Glaucoma Evaluation


Glaucoma is a disease that damages your eye’s optic nerve. It usually happens when fluid builds up in the front part of your eye, increasing the pressure inside the eye and damaging the optic nerve. Glaucoma is a leading cause of blindness for people over the age of 60, but blindness from glaucoma often can be prevented with early treatment.

There are several types of glaucoma:

  • Open-angle glaucoma
  • Normal-tension glaucoma
  • Angle-closure glaucoma or closed/narrow-angle glaucoma
  • Congenital glaucoma
  • Secondary glaucoma
  • Glaucoma suspect
  • Open-angle glaucoma


Glaucoma is caused by high eye pressure. In the healthy eye, a clear fluid called aqueous humor circulates inside the front portion of your eye. To maintain a constant healthy eye pressure, your eye continually produces a small amount of aqueous humor while an equal amount of this fluid flows out of your eye. If you have glaucoma, the aqueous humor does not flow out of the eye properly. Fluid pressure in the eye builds up and over time causes damage to the optic nerve fibers.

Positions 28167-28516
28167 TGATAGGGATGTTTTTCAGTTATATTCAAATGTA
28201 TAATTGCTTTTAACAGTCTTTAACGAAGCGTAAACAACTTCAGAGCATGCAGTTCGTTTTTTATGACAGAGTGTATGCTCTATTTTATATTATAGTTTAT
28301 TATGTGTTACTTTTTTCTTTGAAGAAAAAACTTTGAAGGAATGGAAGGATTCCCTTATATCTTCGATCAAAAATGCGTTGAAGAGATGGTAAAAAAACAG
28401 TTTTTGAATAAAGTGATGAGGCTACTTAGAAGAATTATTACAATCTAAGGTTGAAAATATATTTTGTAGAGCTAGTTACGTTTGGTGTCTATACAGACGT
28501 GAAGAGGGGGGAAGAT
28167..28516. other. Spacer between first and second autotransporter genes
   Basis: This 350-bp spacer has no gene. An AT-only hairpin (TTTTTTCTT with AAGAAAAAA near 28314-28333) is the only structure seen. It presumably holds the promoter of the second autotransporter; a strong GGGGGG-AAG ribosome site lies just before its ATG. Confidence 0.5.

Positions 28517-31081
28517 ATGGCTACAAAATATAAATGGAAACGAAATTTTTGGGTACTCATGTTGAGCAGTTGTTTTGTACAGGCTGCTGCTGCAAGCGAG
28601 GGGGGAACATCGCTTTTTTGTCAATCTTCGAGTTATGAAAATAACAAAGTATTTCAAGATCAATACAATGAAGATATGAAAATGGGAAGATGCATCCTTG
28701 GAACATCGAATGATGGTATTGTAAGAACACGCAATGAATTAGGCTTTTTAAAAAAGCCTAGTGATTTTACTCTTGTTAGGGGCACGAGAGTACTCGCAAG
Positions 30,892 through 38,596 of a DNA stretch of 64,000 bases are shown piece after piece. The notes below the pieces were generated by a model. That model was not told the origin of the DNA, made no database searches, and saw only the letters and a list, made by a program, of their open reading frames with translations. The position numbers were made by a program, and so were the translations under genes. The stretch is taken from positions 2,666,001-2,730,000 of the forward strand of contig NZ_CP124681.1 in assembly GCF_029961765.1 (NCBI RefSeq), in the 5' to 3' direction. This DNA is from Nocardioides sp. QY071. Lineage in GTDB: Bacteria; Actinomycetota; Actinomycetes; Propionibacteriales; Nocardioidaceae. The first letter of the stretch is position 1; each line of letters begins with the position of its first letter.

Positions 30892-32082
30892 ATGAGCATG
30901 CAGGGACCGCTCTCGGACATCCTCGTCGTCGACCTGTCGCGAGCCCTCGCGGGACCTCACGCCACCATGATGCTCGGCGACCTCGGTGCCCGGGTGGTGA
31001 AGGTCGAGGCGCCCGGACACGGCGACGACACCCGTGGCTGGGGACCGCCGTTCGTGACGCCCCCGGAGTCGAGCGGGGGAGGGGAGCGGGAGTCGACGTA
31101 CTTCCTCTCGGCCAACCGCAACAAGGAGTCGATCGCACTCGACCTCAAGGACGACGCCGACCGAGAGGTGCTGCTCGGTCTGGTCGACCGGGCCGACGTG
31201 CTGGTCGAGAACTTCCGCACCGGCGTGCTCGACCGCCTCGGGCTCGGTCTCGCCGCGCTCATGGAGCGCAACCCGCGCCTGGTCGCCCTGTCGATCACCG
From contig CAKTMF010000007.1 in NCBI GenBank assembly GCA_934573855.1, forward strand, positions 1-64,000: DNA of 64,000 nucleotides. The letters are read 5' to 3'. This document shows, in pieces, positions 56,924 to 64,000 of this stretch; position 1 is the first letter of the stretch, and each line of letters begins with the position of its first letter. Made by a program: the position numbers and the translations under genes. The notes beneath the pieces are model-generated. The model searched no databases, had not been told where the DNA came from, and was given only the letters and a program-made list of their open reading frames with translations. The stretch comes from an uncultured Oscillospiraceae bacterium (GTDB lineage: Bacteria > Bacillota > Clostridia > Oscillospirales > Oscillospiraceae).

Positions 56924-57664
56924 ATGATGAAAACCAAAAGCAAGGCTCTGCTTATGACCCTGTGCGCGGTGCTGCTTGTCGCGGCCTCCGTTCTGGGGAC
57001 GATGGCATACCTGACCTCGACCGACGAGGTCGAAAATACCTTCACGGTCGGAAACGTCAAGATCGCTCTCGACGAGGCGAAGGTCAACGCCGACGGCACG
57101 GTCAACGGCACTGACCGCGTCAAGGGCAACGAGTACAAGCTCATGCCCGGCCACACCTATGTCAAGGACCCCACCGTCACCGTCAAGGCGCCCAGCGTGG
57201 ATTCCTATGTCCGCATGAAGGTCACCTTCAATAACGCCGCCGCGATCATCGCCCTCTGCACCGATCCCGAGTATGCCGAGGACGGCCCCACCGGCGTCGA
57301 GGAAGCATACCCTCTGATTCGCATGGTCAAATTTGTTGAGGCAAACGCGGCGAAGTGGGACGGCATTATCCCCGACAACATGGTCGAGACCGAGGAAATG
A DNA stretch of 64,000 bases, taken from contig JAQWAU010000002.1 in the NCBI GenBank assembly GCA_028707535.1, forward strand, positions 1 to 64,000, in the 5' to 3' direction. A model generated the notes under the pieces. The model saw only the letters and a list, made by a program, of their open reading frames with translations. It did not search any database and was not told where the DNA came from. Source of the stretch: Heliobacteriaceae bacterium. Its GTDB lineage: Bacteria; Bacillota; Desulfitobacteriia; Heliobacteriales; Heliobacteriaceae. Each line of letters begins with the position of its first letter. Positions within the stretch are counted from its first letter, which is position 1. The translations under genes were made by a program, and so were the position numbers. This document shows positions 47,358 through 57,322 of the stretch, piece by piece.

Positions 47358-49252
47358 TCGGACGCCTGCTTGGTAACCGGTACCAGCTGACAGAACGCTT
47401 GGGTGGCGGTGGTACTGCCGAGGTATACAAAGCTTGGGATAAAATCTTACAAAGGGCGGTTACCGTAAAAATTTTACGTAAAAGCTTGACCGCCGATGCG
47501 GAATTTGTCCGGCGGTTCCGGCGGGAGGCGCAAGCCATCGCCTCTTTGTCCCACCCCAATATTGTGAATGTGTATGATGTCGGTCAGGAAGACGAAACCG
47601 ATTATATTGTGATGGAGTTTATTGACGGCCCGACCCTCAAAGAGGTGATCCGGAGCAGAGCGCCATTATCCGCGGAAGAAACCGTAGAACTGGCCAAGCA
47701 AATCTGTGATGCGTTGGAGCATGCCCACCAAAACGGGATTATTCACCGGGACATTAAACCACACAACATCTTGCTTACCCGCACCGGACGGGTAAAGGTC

Damage to the optic nerve can occur at different eye pressures in different patients. There is not one right eye pressure that is the same for everyone. Half of patients with glaucoma do not have high eye pressure when first examined. Eye pressure is not always the same—it rises and falls from moment to moment. So a single eye pressure test will fail to identify some people who have glaucoma.

Symptoms and Detection

When glaucoma first develops you may not have any symptoms. The disease progresses slowly, stealing your sight gradually. Fortunately, early detection and treatment can help preserve your vision.

Tonometry measures the fluid pressure inside your eye (intraocular pressure). Several methods to measure intraocular pressure are available:

  • Applanation tonometry measures the amount of force needed to temporarily flatten a part of your cornea.
  • Noncontact tonometry uses a puff of air to estimate the pressure in your eye.
  • Pachometer uses sound waves to measure the thickness of your cornea.

You may need more-specialized tests, depending on your age, medical history and risk of developing eye disease.


Glaucoma can be treated with eye drops, medications, laser surgery, traditional surgery or a combination of these methods depending on your health and other medical conditions. The goal is to detect glaucoma early to prevent vision loss, which is irreversible once it happens.